Review: She’koyokh Meets Los Desterrados @ Rich Mix (London, 27th November 2014)

These two bands literally filled the stage to the brim, not just in numbers but also with energy. Los Desterrados were the first to invade the scene – six effervescent musicians in few square metres is a time bomb waiting to explode… and off it went! It took just a few notes to set the musician’s vitality free to rain down on their fans. Their distinctive sound recalling the centuries old Ladino tradition and the uniqueness of the arrangements engaged the audience from the outset.

The first tunes, with their reference to old-time harmonies, enchanted the spectators, lulled by the mellifluous tones of Arian Todes’ violin and Daniel Jonas’ oud. But the quiet introduction was illusory. As the performance accelerated Los Desterrados relentlessly added pace to their tempo invoking gypsy scents, Balkan fragrances and Mediterranean traces, sounding more and more up-tempo and alluring as they went on. It was at that point that Hayley Blitz’s vibrant voice and Drew Salida’s expressive guitar gained momentum, giving a dynamic drive to the show. After their forty-minute set the band ended by playing a wild mix of flamenco rhythms, Ladino lyrics and ska beats to galvanise the audience for the next act.

A few minutes later the other side of the Jewish music moon showed its face on the Rich Mix stage. She’Koyokh, (meaning ‘nice-one!’) coloured the night with klezmer hues. The octet brought its exhilarating sounds on stage which, as well as the traditional Eastern European style embraced a multitude of musical influences. Their songs drew on Turkish and Kurdish repertoires, transformed as they came into contact with Greek and Balkan influences and finally took on a more Central European and Baltic air. All this She’Koyokh did without stepping off the accelerator for one second. Their principle was ‘let the people dance!’, and it worked superbly. As they intoned the first song the dance floor was already a glorious excitement of enthusiastic dance moves.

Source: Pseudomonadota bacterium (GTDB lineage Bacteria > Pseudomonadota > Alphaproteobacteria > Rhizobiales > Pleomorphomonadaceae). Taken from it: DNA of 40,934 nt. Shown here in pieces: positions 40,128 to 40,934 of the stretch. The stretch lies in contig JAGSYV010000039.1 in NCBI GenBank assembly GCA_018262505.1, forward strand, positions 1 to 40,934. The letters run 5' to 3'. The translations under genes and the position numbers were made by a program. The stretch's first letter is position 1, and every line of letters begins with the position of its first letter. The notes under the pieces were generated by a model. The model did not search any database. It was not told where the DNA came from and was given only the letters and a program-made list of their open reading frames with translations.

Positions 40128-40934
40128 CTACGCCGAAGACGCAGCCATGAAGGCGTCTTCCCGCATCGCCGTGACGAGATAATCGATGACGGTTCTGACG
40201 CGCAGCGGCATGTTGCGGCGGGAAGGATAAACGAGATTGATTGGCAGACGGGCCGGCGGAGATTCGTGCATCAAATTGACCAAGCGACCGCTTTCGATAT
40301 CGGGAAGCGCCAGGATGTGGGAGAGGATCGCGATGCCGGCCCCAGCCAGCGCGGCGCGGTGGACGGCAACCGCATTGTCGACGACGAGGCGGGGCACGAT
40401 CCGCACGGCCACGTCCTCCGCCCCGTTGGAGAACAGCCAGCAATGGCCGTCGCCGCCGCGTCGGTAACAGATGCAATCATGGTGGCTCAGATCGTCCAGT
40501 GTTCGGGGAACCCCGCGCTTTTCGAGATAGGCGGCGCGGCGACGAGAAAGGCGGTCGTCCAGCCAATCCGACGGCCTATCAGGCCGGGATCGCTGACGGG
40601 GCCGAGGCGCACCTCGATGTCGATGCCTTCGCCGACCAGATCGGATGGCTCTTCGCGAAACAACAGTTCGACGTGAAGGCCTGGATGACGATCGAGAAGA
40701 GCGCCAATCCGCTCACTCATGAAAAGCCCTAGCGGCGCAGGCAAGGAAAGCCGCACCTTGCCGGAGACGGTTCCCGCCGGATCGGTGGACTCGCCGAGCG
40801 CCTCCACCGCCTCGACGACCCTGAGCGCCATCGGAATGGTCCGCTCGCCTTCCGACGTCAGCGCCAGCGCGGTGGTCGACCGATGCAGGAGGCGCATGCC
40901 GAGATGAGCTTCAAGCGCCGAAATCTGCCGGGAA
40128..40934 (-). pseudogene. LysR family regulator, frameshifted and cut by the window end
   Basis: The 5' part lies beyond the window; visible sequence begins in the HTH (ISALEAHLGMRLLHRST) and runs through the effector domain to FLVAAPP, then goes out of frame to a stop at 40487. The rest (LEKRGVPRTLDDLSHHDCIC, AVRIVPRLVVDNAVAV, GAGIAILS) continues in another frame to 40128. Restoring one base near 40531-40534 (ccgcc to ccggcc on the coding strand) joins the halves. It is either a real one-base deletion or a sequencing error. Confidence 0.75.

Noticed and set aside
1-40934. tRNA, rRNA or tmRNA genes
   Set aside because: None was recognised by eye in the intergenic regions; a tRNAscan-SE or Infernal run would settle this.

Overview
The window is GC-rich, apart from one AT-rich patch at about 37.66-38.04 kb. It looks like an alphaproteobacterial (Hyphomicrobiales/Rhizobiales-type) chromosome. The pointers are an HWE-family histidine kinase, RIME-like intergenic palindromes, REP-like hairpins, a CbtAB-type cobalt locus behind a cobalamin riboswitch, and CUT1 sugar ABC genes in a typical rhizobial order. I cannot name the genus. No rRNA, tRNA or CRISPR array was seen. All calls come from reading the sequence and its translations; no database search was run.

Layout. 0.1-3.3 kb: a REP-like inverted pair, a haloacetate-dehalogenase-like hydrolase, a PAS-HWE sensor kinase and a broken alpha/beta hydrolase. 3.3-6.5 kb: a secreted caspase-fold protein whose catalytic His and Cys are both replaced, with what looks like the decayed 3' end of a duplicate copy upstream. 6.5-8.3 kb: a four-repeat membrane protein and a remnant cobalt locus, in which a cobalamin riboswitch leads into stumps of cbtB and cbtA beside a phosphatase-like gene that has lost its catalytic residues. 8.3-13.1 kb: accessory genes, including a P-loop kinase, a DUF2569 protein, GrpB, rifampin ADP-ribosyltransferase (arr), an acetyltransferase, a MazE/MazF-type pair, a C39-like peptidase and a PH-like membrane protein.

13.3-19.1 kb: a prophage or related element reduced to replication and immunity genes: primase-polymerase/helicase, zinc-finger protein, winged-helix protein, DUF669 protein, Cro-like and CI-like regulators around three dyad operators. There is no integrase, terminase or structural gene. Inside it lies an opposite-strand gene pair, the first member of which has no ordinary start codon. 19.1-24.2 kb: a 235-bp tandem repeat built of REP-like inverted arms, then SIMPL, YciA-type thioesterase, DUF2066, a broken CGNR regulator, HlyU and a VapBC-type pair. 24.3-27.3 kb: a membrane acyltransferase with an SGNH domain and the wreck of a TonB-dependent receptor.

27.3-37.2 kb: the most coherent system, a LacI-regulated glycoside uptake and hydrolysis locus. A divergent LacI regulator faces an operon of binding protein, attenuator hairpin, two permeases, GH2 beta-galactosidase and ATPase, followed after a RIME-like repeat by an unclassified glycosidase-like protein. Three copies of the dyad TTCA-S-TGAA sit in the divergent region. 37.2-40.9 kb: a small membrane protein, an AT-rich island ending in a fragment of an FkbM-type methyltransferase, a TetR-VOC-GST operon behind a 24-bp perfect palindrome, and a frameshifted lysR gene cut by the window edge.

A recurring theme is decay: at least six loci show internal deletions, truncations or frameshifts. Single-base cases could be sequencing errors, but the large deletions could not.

The London based group showed exquisite cohesiveness, despite the large number of elements playing together. This cohesiveness goes some way to explaining why they are considered amongst the ‘finest klezmer ensembles on the planet’. The band’s trademarks are many; the unique voice of the Turkish/Kurdish singer Çiğdem Aslan, the mood-enchanting clarinet of Susi Evans, the poetic accordion playing of Zivorad Nikolic as well as Serbian stories, to name but a few. At the end of the day perhaps the best way to reflect on She’Koyokh’s gig is by highlighting a cherished, old-fashioned aesthetic. Vintage and full-bodied as an old wine, their sound has the effect of bringing back the centuries old klezmer tradition – just as Los Desterrados had done for the Sephardic one just minutes before.

Despite the two bands playing different styles there are many common threads. As well as a strong friendship that unites the members the approach and respectful adherence to tradition unifies the two ensembles. Perhaps that’s why She’Koyokh ended the show with a bang by inviting Los Desterrados on stage for the last four songs. The crowning glory of the event easily illustrated their inspirations, but it also demonstrated the shared origins of the stories they sung about. While listening to the bands playing together one couldn’t help but notice that their ancestral roots seemed to have been separated at birth, centuries and centuries ago. It was easy then to understand that Los Desterrados and She’Koyokh’s melodies went, and still go beyond borders, cultural differences, spaces and times, and that despite variations in tempo and the meaning of the lyrics the emotions transmitted are still the same: feelings of pure unadulterated joy.

Los Desterrados


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